Exploring engagement with the CBT-informed Actissist smartphone application for early psychosis


Individuals with psychosis report favourable attitudes towards psychological interventions delivered via smartphone apps. Evidence for acceptability, safety, feasibility and efficacy is promising but in-depth reporting of app engagement in trials is sparse.


To examine how people with psychosis engaged with the cognitive behaviour therapy (CBT)-informed Actissist app over a 12-week intervention period, and to examine factors associated with app engagement.


Secondary data from participants in the intervention arm (n = 24) of a proof-of-concept randomised controlled trial of the Actissist app were analysed. The app prompted participants to engage with app-based CBT-informed material in five domains (voices, socialization, cannabis use, paranoia, perceived criticism) at pseudo-random intervals (three notifications per day, six days per week). Participants could self-initiate use any time. App use was financially incentivised.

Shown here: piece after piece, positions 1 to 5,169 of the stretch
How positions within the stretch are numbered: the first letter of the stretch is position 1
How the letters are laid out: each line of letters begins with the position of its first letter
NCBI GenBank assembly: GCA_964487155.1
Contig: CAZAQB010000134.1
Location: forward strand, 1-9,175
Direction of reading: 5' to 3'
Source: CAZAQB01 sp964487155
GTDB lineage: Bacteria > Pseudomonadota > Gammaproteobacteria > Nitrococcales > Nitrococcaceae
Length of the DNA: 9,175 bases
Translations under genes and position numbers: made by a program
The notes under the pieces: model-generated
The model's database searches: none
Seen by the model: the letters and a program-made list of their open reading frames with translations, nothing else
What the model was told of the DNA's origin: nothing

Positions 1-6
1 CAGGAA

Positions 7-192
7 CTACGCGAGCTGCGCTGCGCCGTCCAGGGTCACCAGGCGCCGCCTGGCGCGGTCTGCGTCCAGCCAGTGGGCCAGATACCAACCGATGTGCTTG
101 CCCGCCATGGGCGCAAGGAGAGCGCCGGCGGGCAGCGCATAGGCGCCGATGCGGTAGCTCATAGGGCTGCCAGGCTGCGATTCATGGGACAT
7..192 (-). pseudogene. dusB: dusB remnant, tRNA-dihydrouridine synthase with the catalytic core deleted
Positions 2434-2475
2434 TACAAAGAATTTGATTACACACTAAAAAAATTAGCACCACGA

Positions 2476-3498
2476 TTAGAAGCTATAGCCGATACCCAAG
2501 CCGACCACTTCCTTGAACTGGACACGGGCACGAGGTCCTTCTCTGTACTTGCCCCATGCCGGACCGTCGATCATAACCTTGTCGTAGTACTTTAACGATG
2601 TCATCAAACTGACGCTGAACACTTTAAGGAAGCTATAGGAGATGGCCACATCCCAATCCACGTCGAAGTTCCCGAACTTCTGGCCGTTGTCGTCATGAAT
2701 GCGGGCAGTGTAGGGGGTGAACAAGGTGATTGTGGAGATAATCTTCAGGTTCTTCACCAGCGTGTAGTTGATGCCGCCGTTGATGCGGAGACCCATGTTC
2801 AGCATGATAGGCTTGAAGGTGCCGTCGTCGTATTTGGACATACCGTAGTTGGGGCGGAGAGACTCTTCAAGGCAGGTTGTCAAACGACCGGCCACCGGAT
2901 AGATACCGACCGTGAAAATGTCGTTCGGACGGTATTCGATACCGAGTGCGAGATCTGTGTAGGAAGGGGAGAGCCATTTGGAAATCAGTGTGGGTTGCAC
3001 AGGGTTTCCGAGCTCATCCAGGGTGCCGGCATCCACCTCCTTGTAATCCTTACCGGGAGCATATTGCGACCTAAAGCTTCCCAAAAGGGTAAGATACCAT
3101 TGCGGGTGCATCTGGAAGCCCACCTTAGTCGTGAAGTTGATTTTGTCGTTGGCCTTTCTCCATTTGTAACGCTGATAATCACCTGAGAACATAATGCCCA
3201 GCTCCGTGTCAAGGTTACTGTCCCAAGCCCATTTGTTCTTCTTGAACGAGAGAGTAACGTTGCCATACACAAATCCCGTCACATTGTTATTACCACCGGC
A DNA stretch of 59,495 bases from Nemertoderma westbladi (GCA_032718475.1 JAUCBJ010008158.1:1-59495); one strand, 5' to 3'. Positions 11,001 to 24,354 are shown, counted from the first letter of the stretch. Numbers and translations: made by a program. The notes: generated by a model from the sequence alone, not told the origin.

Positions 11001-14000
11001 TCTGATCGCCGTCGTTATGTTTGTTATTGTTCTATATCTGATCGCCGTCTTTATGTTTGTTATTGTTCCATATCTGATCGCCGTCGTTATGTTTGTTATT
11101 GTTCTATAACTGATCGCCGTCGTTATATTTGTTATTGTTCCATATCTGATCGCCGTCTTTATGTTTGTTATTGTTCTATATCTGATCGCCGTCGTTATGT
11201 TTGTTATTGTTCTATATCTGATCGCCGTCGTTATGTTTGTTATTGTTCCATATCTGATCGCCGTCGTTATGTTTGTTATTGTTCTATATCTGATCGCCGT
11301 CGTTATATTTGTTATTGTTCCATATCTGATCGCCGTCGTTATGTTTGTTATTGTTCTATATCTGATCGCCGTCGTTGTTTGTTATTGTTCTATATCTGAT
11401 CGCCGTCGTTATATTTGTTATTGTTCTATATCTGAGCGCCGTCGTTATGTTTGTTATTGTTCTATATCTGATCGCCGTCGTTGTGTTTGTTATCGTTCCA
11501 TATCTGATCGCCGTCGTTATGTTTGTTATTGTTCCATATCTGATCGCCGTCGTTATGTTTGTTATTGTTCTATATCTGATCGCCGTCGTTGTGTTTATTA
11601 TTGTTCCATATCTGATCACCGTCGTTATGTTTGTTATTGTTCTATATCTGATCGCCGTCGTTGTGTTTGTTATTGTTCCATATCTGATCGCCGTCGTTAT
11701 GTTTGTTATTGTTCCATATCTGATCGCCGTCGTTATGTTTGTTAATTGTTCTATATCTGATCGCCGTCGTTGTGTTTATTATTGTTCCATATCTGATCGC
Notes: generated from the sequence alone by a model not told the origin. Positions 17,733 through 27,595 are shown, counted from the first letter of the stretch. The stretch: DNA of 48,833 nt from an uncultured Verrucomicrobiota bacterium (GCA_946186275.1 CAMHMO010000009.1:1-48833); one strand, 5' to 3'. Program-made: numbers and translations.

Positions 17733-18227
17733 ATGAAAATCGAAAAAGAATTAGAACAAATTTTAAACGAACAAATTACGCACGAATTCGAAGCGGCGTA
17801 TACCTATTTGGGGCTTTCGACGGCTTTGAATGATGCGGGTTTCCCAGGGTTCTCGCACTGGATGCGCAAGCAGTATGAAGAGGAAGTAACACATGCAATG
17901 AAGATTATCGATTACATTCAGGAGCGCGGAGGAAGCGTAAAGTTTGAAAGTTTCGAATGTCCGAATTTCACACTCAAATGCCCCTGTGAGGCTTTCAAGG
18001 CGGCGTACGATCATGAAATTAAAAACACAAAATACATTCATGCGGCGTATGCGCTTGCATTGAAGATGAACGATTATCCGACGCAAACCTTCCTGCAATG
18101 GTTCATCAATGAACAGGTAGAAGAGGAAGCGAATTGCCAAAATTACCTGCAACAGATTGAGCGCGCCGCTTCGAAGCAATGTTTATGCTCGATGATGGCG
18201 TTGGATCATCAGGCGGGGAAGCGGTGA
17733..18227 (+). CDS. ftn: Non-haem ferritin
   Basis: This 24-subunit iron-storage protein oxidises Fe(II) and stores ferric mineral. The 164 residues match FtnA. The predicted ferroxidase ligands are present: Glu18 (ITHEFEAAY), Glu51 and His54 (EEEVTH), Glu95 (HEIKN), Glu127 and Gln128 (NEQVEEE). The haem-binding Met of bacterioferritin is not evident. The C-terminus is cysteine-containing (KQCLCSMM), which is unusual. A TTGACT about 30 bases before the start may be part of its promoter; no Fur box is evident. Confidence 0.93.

Participants responded to 47% of app notifications. Most app engagements (87%) were app-initiated rather than self-initiated. Participants engaged most with the voices domain, then paranoia. Age and employment status were significantly associated with overall app engagement.


Individuals with psychosis engaged well with Actissist, particularly with areas focussing on voice-hearing and paranoia. App-generated reminders successfully prompted app engagement. As financial incentives may have increased app engagement, future studies of non-incentivized engagement in larger samples are needed.


Psychosis; cognitive behavior therapy; digital; m-health; mobile; schizophrenia.

Read more here: Source link

Leave a Reply

Your email address will not be published. Required fields are marked *